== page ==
Think You Don't Need a Will?
Many people don't think about making a will until they are at middle age, or even older, for many reasons. For some it is a fear of death; others don't think about the consequences of their death on their family. But everyone who is at least eighteen years old should have a will, because making a will is the only legal way to ensure that your wishes are followed concerning what happens to you and what happens to your property after your death.
Pictured is Beethoven's Last Will and Testament. You don't have to be as famous as Beethoven to need a will!
I am not a lawyer. Each state and country has different laws concerning wills. This article is intended as general advice only. Please consult a lawyer for your particular situation.
As part of preparing for the disposition of your property, you should check with your banks, and designate beneficiaries for each of your accounts. If you have no relatives, you may wish to leave your money to a charity. You should check your accounts every five years, to make sure that your situation has not changed (marriage, divorce, adoption, majority of minor children), and make any changes you desire. Don't forget your retirement accounts and safety deposit boxes!
You should also write down all your digital accounts: email, facebook, twitter, etc., and login and password information. Put this in a safe place (the safest would be storage at your lawyer's office).
What Goes in a Will?
A will is a legal vehicle for transferring property after your death. This can be as simple or as complex as you wish. You can leave all your possessions to one person, or you can designate each item you own and its heir (e.g., "My Santana Abraxas CD should go to my cousin, Janice."). Most of us will be content to designate heirs for things like furniture, cars, houses, and bank accounts. Some items that may not be wanted by family members might be designated for charity (for example, an old piano may be given to an after-school program), or to be sold and the assets distributed to your heirs.
You will also need to name an executor for your will. This is the person who will ensure that your wishes are carried out, so you need to pick someone who is reliable, responsible, has the skill set necessary, and is likely to outlive you. There is no point in making someone who has never used email your digital executor. Therefore, you need to think closely about your bequests and make sure that your executor has what it takes to carry them out.
You may have multiple executors: for example, authors have literary executors, and people who own real estate may want a separate executor for property transfer or sale. If your situation is complex, or you have significant assets, such as you might see on Antiques Roadshow, you may wish to get appraisals for property as well.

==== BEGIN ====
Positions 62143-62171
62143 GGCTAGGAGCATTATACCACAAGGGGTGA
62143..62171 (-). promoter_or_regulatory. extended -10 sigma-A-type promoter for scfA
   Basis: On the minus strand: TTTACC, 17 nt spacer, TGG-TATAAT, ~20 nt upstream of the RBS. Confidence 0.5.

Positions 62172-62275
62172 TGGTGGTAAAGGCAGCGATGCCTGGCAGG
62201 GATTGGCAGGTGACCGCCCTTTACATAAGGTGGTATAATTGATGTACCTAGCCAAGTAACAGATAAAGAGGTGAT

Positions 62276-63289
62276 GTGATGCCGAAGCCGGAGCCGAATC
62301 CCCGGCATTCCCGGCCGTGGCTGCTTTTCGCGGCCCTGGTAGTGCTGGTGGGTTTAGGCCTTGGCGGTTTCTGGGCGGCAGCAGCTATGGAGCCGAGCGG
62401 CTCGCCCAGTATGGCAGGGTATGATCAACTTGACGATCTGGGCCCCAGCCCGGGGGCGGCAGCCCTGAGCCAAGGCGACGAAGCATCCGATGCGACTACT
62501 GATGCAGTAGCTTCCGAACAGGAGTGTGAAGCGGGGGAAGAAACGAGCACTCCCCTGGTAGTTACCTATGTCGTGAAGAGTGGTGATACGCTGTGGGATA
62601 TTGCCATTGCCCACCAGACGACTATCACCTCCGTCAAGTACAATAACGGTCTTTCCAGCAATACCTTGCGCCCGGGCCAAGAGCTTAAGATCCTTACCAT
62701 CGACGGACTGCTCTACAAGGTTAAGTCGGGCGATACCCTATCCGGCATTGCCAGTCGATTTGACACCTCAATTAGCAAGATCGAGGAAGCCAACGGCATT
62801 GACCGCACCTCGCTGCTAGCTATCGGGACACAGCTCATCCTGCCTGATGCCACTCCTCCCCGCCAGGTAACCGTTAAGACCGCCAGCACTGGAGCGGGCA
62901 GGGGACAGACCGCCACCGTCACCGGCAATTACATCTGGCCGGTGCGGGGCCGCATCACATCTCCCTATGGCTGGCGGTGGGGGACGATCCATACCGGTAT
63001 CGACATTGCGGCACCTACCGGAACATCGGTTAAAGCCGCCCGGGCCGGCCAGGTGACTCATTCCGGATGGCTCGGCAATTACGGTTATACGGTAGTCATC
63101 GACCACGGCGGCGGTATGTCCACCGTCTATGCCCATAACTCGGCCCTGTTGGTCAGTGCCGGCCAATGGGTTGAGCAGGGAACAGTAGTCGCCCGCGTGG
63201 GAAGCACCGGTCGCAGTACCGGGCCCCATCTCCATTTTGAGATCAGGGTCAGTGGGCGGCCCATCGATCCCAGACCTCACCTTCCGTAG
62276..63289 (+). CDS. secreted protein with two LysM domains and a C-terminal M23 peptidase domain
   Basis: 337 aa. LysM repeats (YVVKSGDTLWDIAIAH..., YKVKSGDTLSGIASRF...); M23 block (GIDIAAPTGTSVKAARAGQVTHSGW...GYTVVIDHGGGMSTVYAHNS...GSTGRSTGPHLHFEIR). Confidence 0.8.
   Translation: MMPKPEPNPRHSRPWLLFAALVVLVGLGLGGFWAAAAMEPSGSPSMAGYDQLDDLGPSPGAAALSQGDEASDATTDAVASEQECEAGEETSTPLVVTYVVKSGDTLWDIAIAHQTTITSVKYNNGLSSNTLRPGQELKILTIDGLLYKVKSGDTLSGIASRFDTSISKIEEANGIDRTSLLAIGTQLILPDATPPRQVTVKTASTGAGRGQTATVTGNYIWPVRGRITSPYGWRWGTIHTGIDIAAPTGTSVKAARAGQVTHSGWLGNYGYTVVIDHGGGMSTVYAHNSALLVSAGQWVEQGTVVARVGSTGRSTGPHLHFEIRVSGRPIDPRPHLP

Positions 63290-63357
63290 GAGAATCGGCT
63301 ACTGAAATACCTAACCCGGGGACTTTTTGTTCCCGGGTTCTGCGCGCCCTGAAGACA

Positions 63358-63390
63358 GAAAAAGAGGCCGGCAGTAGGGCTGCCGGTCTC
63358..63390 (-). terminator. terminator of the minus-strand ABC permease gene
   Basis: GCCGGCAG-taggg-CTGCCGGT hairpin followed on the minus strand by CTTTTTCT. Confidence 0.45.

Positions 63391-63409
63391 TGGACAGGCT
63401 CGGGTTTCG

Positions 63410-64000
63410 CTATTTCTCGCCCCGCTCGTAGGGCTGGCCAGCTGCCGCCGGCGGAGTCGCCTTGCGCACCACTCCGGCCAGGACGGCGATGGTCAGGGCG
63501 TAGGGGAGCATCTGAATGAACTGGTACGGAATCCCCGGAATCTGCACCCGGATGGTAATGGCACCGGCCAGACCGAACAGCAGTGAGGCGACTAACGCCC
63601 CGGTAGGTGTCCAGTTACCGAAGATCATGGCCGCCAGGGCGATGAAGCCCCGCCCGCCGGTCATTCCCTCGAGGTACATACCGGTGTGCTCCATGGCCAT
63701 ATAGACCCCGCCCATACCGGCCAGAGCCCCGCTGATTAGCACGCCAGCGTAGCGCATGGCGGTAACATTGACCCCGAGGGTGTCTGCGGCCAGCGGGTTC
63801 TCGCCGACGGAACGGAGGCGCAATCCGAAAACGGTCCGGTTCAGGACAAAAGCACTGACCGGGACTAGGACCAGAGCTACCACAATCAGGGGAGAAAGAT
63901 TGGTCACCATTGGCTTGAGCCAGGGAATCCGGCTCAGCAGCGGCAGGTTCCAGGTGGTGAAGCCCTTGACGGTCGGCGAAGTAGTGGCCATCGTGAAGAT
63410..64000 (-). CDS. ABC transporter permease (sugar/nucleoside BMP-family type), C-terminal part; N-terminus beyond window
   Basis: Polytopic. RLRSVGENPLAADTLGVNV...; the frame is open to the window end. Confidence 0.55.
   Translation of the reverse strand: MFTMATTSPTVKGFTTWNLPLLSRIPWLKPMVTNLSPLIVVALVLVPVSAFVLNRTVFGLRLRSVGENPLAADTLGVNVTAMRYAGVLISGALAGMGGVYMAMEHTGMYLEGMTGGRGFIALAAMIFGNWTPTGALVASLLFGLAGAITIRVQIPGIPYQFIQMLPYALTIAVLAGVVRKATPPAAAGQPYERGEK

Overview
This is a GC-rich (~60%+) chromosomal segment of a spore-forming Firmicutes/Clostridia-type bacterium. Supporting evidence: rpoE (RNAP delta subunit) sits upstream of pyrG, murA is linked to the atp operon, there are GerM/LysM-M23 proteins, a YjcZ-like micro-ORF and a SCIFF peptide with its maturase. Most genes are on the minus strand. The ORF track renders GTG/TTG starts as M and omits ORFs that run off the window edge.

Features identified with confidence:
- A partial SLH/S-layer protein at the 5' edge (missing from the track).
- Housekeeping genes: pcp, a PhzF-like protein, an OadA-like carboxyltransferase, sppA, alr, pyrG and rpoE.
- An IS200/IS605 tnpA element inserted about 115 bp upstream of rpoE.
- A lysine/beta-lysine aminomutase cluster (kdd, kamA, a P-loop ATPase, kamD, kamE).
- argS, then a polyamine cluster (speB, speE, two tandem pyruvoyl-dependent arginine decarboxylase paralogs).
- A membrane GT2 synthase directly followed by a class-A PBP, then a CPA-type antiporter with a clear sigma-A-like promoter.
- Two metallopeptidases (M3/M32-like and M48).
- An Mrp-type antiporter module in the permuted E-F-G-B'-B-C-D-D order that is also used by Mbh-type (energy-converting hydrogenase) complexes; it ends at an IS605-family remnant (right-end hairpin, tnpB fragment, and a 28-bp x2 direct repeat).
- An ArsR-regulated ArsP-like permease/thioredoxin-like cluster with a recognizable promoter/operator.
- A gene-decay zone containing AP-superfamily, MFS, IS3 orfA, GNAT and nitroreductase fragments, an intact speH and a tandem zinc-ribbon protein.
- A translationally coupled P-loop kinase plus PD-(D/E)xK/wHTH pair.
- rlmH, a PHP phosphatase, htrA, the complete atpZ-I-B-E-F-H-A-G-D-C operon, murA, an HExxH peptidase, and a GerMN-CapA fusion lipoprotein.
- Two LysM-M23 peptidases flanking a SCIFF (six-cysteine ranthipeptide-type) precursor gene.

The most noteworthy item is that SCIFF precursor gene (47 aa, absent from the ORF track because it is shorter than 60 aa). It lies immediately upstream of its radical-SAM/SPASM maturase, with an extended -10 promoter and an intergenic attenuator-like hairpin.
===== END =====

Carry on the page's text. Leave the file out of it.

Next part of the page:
What Does Not Go in a Will
There are things that don't belong in a will, and these should be in a separate document so that your heirs know what to do when the time comes.
Funeral instructions should be in a document known as "Disposition of Remains." (One reason for this separate document is that your will might not be discovered or read right away, sometimes not until after the funeral!) Here you can specify any arrangements, note the location of your burial plot, or direct any kind of ceremony you wish. If you are religious, you may wish to consult with your religious leader so that you understand any kind of restrictions dictated by your religion. There may be a separate document appointing an agent to control the disposition of your remains.
Care of an incompetent should be in a separate document known as a trust. If you have a spendthrift relative, or one who is not in possession of all her or his faculties, a trust will see that they are cared for after your death. In some states, a lawyer can draw up a trust in case of incompetence (accident, dementia, Alzheimers).
If you have already named a beneficiary on an account or insurance policy, you cannot change this in a will. You must change this on your account or policy.
What if You Don't Have a Will?
Remember that in the days following your death, your family will be overwhelmed. Grief expresses itself in strange ways, and relatives may have a falling-out that could last for years or decades. This almost happened in my own family, and the fight started over items that my great-aunt didn't specify as bequests. As a result, some family members got left out in the cold, while other family members ended up with items they didn't want or need, and couldn't dispose of afterwards without setting off another fight. Don't let this happen to your family.
If you have digital content, someone needs to take control of it and understand your wishes. This includes facebook, email, and any other digital accounts you may have. One family almost bankrupted the estate of a woman in court battles over whether her facebook account should be closed, because some relatives wanted it left open, and others wanted it deleted.
Similarly, files on your computer, such as pictures or videos, or documents or artwork posted online, may need to be deleted or preserved. If you leave your computer and smartphone to someone, vital information such as family trees, family pictures or home movies, or family recipes could be deleted, never to be recovered.
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This book is intended for paralegals, but discusses every aspect of wills and trusts in a way that even non-lawyers can understand. If you have more than a car and a few sticks of furniture, you will want to read and understand this book before talking to a lawyer. While this book is something of an investment, you will easily save the price of the book because your lawyer won't have to do so much work, you can talk in terms you both understand, and your legal fees will be far less.